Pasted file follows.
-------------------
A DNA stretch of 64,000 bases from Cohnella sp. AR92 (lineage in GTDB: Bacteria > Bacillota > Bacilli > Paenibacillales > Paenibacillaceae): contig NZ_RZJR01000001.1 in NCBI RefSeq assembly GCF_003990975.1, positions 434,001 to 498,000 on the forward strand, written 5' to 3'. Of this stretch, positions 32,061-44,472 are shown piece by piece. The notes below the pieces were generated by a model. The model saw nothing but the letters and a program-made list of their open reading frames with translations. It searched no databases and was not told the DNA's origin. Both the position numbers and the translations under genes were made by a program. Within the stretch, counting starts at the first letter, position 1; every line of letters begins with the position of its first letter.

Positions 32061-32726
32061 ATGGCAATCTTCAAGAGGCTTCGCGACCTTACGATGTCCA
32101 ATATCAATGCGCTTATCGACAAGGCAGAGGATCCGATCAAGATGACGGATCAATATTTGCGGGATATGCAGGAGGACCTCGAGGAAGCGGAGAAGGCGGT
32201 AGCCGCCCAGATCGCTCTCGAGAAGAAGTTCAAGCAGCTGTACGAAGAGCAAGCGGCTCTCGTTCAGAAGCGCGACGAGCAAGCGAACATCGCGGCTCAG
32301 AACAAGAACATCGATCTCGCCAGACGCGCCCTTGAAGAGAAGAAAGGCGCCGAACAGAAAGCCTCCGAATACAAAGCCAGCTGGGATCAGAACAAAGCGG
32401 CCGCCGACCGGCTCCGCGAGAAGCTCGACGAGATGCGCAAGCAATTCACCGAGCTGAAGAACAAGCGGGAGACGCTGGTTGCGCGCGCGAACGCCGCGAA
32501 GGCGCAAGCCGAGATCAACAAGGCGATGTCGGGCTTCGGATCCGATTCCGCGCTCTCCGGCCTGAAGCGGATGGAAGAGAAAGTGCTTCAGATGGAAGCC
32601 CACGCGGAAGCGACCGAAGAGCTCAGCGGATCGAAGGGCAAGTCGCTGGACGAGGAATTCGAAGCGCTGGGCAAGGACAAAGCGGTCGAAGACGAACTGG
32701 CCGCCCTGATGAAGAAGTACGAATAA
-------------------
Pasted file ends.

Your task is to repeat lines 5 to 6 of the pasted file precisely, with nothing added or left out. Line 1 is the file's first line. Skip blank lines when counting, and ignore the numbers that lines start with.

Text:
32201 AGCCGCCCAGATCGCTCTCGAGAAGAAGTTCAAGCAGCTGTACGAAGAGCAAGCGGCTCTCGTTCAGAAGCGCGACGAGCAAGCGAACATCGCGGCTCAG
32301 AACAAGAACATCGATCTCGCCAGACGCGCCCTTGAAGAGAAGAAAGGCGCCGAACAGAAAGCCTCCGAATACAAAGCCAGCTGGGATCAGAACAAAGCGG